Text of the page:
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Mason wins in first NHL start

by Brian Compton /
Manny Malhotra made Steve Mason a winner in his NHL debut on Wednesday night.

Malhotra broke a 4-4 tie with just 1:09 remaining in regulation, lifting the Columbus Blue Jackets to a riveting 5-4 victory against the Edmonton Oilers at Nationwide Arena.

With Pascal Leclaire and Fredrik Norrena both sidelined with injuries, Mason was forced into action and finished with 22 saves. Mason — who was selected in the third round (No. 96) of the 2006 Entry Draft — was making just his fourth professional start. The first three came with the Syracuse Crunch of the American Hockey League, where he went 2-1-0 with a 1.63 goals-against average.

Mason didn't put up those types of numbers on Wednesday, as he allowed 4 goals on 19 shots over the final 40 minutes. Luckily, though, his offense contributed to the cause and helped him earn his first NHL victory. Of course, he wasn't on the verge of attaining it until Malhotra's tie-breaking goal with 69 seconds left.

"At the stoppage of play I looked up and saw there was 1:09 on the board," the 20-year-old said. "That was probably the longest 1:09 of my life."

Considering the situation — Norrena injured his groin during the morning skate — Blue Jackets coach Ken Hitchcock was both impressed and appreciative of Mason's efforts.
"First game, hard circumstances — (he did) OK," Hitchcock said. "He didn't know he was playing. He's like a lot of our young guys; it's on-the-job training right now."

The teams headed for the second intermission locked in a 2-2 tie before entertaining the crowd with a wild third period that featured four goals in a 4-minute span. Ales Hemsky scored the third of Edmonton's four answered tallies just 47 seconds into the period, followed by Kyle Brodziak's first goal of the season at 2:07 that gave the Oilers a 4-2 lead.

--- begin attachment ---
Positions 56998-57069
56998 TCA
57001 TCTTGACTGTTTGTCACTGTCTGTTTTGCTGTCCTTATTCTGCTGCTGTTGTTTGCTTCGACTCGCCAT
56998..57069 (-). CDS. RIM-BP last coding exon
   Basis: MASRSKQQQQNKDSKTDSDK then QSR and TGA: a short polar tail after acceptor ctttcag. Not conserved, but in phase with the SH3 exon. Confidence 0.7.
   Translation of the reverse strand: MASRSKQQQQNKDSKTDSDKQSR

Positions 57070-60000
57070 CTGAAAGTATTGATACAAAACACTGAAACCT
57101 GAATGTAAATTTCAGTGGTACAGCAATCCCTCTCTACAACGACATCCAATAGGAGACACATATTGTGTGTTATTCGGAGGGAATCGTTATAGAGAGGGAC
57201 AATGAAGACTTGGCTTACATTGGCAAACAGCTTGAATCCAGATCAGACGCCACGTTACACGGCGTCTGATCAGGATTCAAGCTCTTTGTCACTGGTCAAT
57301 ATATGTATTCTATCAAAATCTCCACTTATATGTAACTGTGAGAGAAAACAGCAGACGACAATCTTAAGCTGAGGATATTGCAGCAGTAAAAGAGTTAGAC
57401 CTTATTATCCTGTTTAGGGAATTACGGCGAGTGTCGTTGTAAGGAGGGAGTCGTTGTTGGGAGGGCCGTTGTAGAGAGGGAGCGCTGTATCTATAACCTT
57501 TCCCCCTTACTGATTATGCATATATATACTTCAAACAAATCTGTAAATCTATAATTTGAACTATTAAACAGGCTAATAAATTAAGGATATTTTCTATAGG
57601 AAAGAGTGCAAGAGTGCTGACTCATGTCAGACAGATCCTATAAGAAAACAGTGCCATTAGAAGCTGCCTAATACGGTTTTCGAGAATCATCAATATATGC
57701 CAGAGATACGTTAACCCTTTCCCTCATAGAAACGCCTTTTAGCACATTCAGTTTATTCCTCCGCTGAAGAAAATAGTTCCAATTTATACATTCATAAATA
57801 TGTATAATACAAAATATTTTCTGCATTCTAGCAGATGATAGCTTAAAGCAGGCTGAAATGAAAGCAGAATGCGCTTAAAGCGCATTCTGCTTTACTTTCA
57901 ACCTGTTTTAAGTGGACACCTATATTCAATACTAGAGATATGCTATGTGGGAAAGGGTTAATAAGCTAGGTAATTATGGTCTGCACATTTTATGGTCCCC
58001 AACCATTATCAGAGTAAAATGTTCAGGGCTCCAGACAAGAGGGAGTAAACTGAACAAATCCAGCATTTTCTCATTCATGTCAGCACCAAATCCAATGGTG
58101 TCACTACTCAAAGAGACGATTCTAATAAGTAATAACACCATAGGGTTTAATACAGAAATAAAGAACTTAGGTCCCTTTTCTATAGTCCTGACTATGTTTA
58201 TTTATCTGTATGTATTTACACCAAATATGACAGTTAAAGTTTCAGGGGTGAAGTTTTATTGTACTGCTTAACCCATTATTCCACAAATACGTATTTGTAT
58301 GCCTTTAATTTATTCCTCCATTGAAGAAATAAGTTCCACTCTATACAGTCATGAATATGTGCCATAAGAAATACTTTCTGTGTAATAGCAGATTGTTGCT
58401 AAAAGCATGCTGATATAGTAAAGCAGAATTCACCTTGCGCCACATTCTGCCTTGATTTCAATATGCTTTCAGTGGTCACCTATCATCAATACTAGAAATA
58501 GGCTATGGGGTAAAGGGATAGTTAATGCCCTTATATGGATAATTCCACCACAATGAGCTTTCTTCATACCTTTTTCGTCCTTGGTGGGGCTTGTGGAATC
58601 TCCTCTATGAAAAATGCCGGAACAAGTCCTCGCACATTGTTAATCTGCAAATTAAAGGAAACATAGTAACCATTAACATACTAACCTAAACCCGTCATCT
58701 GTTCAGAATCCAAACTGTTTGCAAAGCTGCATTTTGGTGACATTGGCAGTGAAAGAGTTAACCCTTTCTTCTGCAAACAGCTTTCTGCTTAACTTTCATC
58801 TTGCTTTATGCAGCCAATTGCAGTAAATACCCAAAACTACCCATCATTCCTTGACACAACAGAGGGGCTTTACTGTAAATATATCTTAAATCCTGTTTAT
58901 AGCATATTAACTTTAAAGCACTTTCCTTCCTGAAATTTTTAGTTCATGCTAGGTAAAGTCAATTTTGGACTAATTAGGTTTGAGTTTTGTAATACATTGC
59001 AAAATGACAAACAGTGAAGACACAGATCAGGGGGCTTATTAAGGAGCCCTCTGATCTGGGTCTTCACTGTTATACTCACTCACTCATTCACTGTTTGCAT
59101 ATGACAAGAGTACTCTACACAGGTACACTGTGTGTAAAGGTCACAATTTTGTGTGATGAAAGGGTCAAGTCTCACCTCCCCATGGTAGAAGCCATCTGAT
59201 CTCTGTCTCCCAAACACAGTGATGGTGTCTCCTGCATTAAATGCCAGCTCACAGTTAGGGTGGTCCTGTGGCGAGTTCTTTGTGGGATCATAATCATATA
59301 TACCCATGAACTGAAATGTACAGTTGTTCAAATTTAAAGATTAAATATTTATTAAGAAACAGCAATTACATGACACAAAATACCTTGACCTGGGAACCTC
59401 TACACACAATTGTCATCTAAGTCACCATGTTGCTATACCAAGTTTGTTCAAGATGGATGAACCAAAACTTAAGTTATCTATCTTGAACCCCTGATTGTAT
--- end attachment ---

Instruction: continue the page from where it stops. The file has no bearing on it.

Andrew Cogliano and Ethan Moreau had earlier helped Edmonton erase a 2-0 deficit, as Kristian Huselius scored late in the first before Derick Brassard put the Blue Jackets up by a pair 2:31 into the second.

Oilers coach Craig MacTavish was none too pleased to see his team surrender a 4-2 lead on the road. Edmonton is in the midst of a season-high, seven-game road trip.

"It's a painful, painful lesson," MacTavish said. "There's a right way to play this game and a wrong way to play it and we got on the wrong side of it early and it looked like we were going to get away with it. But we didn't."

R.J. Umberger cut the deficit to 4-3 when he notched his fourth goal of the season at 3:50 of the third. After being held without a goal in his first nine games as a Blue Jacket, the Pittsburgh native now has four in his last three contests. Fredrik Modin tied the game just 56 seconds later when his shot found its way through a crowd and past Dwayne Roloson to make it 4-4.

"The thing that I said at the end of the second period was, 'Let's just go out there and have a good third period and not be sitting on a bunch of regret,"' MacTavish said. "And we're sitting on a mountain of regret right now."

Raffi Torres contributed against his former team, as he picked up an assist on Malhotra's game-winning goal. After firing a shot that was denied by Roloson, Torres followed the play and chipped his rebound over Roloson. With the puck just shy of the goal line, Malholtra was there to poke it into the net for his first goal of the season.

"Raffi got a great shot on net, which I thought was initially in, and I just scored on the rebound," Malholtra said.

Torres applauded his new team's resiliency after falling behind by a pair of goals early in the third period. "That shows that we're not quitting, and we're sticking to it to the end," Torres said.

How long will Mason last in Columbus? Time will tell. But while he's with the Blue Jackets, he intends on making the most of his opportunity.

"Getting thrown in there was a pretty good experience," Mason said. "I think I handled myself pretty well. I made two mistakes out there, but the guys bounced back for me. Obviously, it was a pretty exciting end for everybody. I'm looking forward to hopefully getting into some more games."

Material from wire services and broadcast media was used in this report.

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